Enbridge Inc.'s disclosure prompted criticism from Michigan's governor and other officials about the condition of the pipelines, which traverse the bottomlands of the Straits of Mackinac, a nearly 5-mile wide area between the state's lower and upper peninsulas.
They are part of Enbridge's Line 5, which carries about 23 million gallons (87 million liters) of crude oil and liquid natural gas daily. It crosses parts of northern Wisconsin and Michigan on its way to refineries in Sarnia, Ontario.
Enbridge has been conducting studies, maintenance projects and inspections in response to questions from state agencies about Line 5. During a recent examination, divers spotted a gap in the coating a few inches (centimeters) long on one pipeline and four smaller gaps close together on the other, company spokesman Ryan Duffy said.
A third spot also may have bare metal and is being evaluated, he said, adding that the damage probably happened as steel anchors were installed to provide additional support for the lines.
"There's no safety or integrity issue with the steel pipe itself, no corrosion," Duffy said. "Our safety management program worked as intended."
But environmental groups said the discovery underscores the need to decommission the 64-year-old pipeline, which they contend presents a growing risk of rupturing and doing catastrophic damage to the straits area's environment, wildlife and tourism industry.
Even Republican Gov. Rick Snyder, who has stopped short of endorsing a shutdown, said he was "greatly concerned."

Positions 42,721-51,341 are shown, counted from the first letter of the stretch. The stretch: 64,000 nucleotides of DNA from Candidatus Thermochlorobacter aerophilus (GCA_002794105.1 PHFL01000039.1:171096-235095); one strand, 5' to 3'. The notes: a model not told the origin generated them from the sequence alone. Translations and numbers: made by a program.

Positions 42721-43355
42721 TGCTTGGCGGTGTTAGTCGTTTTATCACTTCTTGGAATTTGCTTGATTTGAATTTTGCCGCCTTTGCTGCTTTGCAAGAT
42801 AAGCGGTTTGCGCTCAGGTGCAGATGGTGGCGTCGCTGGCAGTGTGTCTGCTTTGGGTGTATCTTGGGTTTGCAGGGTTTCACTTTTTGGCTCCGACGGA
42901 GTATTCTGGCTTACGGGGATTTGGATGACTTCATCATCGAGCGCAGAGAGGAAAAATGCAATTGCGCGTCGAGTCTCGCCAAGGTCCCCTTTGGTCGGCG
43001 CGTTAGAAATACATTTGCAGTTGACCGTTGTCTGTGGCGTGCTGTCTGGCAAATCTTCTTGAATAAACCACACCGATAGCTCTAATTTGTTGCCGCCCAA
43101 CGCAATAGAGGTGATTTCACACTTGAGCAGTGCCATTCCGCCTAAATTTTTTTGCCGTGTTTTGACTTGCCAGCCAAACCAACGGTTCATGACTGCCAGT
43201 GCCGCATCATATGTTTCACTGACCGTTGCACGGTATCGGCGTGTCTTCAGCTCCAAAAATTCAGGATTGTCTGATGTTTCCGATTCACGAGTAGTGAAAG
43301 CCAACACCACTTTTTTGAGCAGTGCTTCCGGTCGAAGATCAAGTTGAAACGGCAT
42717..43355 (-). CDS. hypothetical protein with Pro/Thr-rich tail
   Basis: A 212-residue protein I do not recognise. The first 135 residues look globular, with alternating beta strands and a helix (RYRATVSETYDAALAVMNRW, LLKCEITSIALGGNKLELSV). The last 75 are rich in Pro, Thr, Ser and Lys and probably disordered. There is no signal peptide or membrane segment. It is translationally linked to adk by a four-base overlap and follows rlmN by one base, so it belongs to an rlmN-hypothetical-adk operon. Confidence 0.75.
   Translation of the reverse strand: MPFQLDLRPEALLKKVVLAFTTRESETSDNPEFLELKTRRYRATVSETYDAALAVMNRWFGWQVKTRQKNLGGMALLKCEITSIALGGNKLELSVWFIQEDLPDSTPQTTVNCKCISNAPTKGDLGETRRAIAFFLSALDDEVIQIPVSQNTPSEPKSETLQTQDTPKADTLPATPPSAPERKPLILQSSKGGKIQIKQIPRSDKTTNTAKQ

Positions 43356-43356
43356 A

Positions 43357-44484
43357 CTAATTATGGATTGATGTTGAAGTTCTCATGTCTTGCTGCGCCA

"I have directed our departments to accelerate an aggressive review of Enbridge operations and maintenance procedures throughout the state," Snyder said.
State Attorney General Bill Schuette, who is expected to seek the GOP nomination for governor next year, reiterated his earlier call to close the pipeline. Valerie Brader, executive director of the Michigan Agency for Energy, said it was worrisome that the coating gaps apparently resulted from human error.
"Human error was a major factor in Enbridge's spill into the Kalamazoo River," Brader said, referring to a 2010 release of more than 840,000 gallons (3.1 million liters) of oil from another of the company's pipelines.
The state Department of Environmental Quality demanded more information from the inspections and an immediate check of areas around all Line 5 anchors.
Enbridge insists Line 5 is in good shape and is inspected regularly with underwater cameras and interior tools. An electric current runs continuously through the lines to prevent corrosion, Duffy said.
A consulting firm retained by the state issued a report in June that said the pipelines could operate indefinitely but listed several alternatives, including shutting it down and installing a new straits pipeline that would run through a trench or tunnel.
The inspection that turned up the coating gaps was part of an Enbridge study to determine whether clumps of mussels or other organisms attached to the lines have done damage.
The company will fix the coating when the inspections are finished and any necessary permits obtained, Duffy said.
Critics said that wasn't enough.
"Today's news only strengthens the case for the Snyder administration to do what needs to be done by shutting down this outdated, poorly maintained and dangerous pipeline," said Lisa Wozniak of the Michigan League of Conservation Voters.